This past Sunday (the First Sunday of Advent and the beginning of the Christian Calendar), the Roman Catholic congregations across the United States got a New Year’s gift in the form of changes to the Mass (the order used for worship). Here in the Archdiocese of Milwaukee, I know there were efforts aimed at preparing congregants for the changes even though the changes were already a “done deal”. Since I’m not a Roman Catholic (or even an avid “RC watcher”), I can’t speak to the particular changes made in the liturgy or what such changes “signal” — I’ll leave it to others more qualified to make those sorts of comments.
Since I live in a heavily RC part of the country, though, these changes are “big news” — making the front page (albeit “below the fold”) of yesterday’s Milwaukee newspaper. As I read the brief article which contained reactions from parishioners to the changes, I was particularly interested in one comment. The person interviewed, after critiquing the changes as “semantics”, and stating her refusal to “learn the damn prayers”, asked the following question, “Do you come to church to be confused?”
The implied answer to this rhetorical question is obviously, “No, of course not!” Both the question and the implied answer immediately evoked a question within me: “Why then, do we come to church?”
For some, attendance at liturgy is about fulfilling a religious obligation. For others, it’s about comfort and solace. For others, it’s about reconnecting with something stable and consistent in the midst of a time of intense fluidity and change. For others, it’s about connecting with fellow worshipers and enjoying a sense of community. For others, it’s about a bit of inspiration or maybe helpful advice about how to live one’s faith in the world outside the four walls of the worship space. For others, it’s about receiving the Sacraments and contemplating the Mysteries of the depths of God. There are probably plenty of other answers to the question of attendance at worship, but I’m guessing most of us don’t intentionally attend worship to be confused (by the liturgy, the Scriptures, the sermon or anything else that might occur during the worship time on any given week).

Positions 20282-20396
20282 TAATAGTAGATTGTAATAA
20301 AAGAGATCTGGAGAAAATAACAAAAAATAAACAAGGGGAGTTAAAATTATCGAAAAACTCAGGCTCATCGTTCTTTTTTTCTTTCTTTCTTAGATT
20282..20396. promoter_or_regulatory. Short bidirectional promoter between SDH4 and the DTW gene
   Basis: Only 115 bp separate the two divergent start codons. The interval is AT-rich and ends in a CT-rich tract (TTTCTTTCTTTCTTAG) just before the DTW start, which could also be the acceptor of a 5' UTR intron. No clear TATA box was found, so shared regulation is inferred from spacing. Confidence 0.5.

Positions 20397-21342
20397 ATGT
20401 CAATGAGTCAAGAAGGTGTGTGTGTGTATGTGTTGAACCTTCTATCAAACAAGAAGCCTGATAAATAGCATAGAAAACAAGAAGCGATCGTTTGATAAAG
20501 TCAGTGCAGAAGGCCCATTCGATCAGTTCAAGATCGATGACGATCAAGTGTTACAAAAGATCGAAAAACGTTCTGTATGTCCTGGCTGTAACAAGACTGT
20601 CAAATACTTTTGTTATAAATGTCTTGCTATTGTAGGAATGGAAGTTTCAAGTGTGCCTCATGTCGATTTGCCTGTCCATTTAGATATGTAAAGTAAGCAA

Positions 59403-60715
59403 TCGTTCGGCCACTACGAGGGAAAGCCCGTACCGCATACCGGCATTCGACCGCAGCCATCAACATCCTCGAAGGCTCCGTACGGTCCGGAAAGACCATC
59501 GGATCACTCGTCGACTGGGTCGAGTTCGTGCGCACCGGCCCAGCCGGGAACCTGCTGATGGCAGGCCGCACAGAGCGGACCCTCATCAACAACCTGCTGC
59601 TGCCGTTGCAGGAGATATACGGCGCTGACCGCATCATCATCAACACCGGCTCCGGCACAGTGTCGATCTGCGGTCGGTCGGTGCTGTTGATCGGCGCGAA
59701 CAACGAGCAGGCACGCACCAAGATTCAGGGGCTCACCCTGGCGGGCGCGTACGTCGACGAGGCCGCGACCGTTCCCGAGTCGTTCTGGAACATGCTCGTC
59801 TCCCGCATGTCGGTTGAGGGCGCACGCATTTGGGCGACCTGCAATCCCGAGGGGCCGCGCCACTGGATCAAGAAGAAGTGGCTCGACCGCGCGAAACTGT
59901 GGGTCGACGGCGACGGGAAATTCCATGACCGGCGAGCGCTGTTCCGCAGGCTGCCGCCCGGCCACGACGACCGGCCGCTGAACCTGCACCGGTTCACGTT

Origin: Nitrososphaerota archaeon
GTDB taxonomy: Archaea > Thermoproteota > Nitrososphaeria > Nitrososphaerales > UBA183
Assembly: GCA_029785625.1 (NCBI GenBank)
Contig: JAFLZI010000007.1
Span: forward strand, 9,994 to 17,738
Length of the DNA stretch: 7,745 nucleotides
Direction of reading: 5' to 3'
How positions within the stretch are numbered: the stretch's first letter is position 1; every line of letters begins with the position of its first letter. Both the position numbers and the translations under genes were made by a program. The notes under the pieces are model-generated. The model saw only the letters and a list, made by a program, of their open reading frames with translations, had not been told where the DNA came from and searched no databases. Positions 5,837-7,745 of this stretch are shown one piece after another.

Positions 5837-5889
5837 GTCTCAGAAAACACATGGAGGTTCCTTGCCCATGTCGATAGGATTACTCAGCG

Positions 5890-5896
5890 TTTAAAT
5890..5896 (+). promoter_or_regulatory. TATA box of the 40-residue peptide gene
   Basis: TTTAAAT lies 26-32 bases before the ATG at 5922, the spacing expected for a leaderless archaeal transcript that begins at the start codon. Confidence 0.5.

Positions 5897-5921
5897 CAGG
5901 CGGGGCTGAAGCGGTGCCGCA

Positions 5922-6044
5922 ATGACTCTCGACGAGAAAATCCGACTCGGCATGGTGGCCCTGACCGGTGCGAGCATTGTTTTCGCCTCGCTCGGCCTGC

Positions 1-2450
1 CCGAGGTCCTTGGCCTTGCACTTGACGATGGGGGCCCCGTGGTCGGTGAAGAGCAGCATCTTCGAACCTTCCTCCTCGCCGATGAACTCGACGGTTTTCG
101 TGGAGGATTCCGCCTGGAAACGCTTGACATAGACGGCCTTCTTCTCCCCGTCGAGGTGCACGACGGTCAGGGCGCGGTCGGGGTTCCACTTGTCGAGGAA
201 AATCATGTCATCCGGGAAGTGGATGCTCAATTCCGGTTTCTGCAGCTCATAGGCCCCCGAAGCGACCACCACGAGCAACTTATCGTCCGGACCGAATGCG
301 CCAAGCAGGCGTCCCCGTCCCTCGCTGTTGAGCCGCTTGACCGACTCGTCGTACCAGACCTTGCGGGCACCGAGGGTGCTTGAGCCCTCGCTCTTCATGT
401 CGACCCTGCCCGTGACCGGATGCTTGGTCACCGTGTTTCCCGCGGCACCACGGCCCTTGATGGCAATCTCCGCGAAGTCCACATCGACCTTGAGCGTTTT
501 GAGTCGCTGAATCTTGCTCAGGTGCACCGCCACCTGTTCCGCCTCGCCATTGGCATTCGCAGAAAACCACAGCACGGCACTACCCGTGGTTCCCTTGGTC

My next question then is, “Why shouldn’t we be confused?”
With so much liturgical planning focused on “right order”, aren’t we ever the slightest bit confused about appropriate ways to acknowledge our disordered lives? If the liturgy is a drama in which we literally act out our beliefs about God, the Church and ourselves, aren’t we ever confused by our nagging doubts? When the liturgy moves easily from one set of words/actions to another, aren’t we ever confused by the ways we are stuck in our faith journey?
Don’t get me wrong, I’m not advocating confusion for confusion’s sake. I’m simply wondering if avoiding confusion should be the chief aim of liturgical planning. As a liturgical Christian myself, I like predictability. I remember the first time I was able to participate in an entire worship service without once having to look at the Book of Common Prayer. I felt like I had finally arrived as an Episcopalian!
I wonder, though. Does the ability to rattle off words without ever looking at them help us internalize what we’re saying? Or are we simply comfortable with a form of liturgical autopilot, which allows us to multitask — composing our “to do lists” or planning Sunday dinner while flawlessly reciting the General Confession?
The last time the Episcopal Church in the United States revised the Book of Common Prayer, the effort took the better part of a decade. The resulting BCP (1979) was adopted some fifty years after its predecessor. The changes in liturgical expression wrought by the 1979 book angered some, dismayed others and facilitated the departure of many to other faith communities. Now, even after more than thirty years in use, there are still Episcopalians who refer to it as the “New” Prayer Book.
As I look across the congregation I serve on any given Sunday, I watch us move through the liturgy with a ease and comfort. Even folks who aren’t necessarily familiar with our particular set of words can usually follow along as we navigate the path from Opening Acclamation to Dismissal. For the most part, everyone appears comfortable.
Would some confusion be in order?